Dreamers take hands to turn dump into food garden

Knysna locals from opposite sides of town band together to transform dumping site into community vegetable garden

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It is six in the morning and the wind feels like it has a personal vendetta against four men who are braving the cold to make their way through the Knysna township of Concordia towards their newly built 300-square-metre community food garden.

Simbongile Majogo, Ntsikelelo Mpitimpti, Khaya Sopasa and Ziyanda Nzulu are neighbours in the steep, hilly township. Together they have had a shared goal for seven years: to build a garden that will sustain the community for years to come.

Recently that dream became a reality. On an incline behind their residences sits a steep vacant plot that was formerly used as a rubbish dump. In the past four weeks the land has undergone a transformation into a verdant vegetable garden. 

Four weeks ago it was an unhygienic eyesore in Concordia township, Knysna (left). But through the collaboration of dreamers from opposite sides of town, the land was reclaimed for a community food garden. Photo: Supplied

Each day, the men wake up in the early hours of the morning to water their dream garden. They are motivated to keep the momentum and reap the benefits of the shared vision.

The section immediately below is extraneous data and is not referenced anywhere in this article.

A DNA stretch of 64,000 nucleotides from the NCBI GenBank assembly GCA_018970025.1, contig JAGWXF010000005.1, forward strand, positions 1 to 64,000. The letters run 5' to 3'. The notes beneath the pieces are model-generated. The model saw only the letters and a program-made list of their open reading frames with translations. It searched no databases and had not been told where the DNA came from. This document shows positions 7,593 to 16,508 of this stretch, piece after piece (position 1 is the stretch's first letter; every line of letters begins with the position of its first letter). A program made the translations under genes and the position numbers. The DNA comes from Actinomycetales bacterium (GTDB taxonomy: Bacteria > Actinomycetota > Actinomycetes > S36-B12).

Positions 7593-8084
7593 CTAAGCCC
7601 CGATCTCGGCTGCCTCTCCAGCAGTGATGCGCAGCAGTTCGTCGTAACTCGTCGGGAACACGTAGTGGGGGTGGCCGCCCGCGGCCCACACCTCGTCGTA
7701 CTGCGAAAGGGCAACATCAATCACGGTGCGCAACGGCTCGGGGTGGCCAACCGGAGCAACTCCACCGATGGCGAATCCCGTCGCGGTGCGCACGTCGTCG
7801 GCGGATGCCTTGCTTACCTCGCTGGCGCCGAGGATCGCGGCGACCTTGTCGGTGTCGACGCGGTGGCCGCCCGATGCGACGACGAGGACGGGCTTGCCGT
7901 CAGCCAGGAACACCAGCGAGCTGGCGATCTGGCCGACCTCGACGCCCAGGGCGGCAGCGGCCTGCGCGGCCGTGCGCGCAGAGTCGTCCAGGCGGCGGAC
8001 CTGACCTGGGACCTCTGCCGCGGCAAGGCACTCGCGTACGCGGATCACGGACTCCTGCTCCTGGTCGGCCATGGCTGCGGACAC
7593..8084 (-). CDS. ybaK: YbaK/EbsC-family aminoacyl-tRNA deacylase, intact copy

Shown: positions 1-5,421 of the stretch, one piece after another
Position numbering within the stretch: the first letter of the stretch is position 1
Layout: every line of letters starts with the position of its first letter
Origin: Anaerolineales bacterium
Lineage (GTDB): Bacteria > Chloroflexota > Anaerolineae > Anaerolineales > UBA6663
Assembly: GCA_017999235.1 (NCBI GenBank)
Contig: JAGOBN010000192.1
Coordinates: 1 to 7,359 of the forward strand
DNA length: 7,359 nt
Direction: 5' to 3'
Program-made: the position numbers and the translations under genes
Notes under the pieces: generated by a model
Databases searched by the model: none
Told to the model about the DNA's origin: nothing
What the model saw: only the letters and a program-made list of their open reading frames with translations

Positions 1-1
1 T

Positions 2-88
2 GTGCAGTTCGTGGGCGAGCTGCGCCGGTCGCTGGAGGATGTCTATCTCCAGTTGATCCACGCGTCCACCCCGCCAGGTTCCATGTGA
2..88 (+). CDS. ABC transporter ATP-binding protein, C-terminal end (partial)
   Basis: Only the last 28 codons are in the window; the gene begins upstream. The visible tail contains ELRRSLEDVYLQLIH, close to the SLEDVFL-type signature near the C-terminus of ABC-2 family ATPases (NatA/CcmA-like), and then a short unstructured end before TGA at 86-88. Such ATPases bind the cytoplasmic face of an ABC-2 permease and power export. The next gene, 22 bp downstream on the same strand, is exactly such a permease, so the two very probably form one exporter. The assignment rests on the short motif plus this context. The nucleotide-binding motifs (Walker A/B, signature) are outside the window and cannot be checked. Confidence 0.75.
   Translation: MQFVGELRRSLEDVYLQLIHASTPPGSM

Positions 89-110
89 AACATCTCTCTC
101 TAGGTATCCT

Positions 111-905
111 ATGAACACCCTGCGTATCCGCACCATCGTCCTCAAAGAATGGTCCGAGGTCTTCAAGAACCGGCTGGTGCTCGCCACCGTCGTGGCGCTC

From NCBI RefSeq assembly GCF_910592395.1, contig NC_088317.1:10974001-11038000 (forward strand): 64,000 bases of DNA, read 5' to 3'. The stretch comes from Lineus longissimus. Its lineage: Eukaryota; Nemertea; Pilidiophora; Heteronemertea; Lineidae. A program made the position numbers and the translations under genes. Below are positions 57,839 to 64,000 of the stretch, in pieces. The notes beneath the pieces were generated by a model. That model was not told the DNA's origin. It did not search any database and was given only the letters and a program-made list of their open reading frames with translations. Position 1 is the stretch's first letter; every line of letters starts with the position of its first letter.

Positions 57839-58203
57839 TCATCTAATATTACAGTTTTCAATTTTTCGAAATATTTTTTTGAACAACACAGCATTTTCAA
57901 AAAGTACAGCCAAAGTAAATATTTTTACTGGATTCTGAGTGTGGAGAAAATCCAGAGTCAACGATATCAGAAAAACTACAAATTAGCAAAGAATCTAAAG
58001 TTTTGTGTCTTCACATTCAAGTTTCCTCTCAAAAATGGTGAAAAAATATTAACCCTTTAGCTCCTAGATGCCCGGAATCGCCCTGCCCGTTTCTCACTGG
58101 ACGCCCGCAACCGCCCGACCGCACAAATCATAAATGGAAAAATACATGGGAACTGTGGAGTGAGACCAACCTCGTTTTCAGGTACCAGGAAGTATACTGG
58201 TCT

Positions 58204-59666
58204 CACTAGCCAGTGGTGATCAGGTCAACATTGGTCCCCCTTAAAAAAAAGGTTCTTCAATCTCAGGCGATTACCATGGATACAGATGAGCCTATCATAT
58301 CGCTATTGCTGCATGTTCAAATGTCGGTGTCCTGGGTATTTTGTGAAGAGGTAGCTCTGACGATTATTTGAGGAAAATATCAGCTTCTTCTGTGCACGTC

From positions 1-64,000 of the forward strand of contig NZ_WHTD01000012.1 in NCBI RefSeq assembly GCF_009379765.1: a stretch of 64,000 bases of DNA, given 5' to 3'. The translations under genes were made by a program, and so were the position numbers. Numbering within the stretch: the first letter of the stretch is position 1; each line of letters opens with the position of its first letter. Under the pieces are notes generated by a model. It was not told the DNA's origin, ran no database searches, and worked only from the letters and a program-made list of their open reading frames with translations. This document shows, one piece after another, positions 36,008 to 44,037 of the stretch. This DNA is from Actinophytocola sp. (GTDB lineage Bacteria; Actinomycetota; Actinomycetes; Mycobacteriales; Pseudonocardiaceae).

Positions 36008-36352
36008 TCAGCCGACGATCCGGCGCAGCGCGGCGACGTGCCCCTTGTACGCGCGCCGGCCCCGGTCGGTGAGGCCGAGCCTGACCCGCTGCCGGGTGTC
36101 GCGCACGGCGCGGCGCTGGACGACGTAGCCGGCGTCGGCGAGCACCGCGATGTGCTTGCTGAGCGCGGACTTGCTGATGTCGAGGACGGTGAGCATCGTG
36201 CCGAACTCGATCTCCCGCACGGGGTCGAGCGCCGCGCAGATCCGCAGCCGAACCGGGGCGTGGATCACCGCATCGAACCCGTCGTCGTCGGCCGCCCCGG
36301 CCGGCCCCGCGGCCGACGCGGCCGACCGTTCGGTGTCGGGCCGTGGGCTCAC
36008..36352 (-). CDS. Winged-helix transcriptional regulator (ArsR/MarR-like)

“We first thought about this community food garden in 2011,” says Simbongile Majogo, who is an avid gardener.

“But we could not make it happen due to limited resources. We then met Sparking Minds and they helped us build our dream,” Majogo says.

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With the assistance of Sparking Minds, a non-profit company, their dream has become reality and their neighbourhood now boasts a vegetable garden producing broccoli, lettuce, spinach, kale and cauliflower.

The produce will be harvested in the coming weeks and will be used to sustain a soup kitchen established to address the immediate crisis of hunger exacerbated by the coronavirus pandemic in their community.

FROM LEFT: Ntsikelelo Mpitimpti, Joshua Buchalter, Khaya Sopasa, Ziyanda Nzulu and Raphael Ceillier. Photo: Supplied

The project is a collaborative effort between the community, Sparking Minds and a 25-year-old man on a mission, Joshua Buchalter.

Prior to the pandemic, Buchalter travelled the world working on a cruise ship, marketing high-end luxury goods. After five years he has returned to Knysna as cruise ships have been shut down indefinitely as part of global measures in place to curb the spread of covid-19.

“I came back to South Africa quite upset. Having worked there for five years I still had plans to carry on a little longer and then abruptly I had to leave the lifestyle that I have built for myself,” he says.

He was devasted by the untimely ending of his world travels, but had always wanted to get involved in charity work.

“The economic effects that the lockdown has had on so many vulnerable communities has created issues that I personally cannot even comprehend,” he says.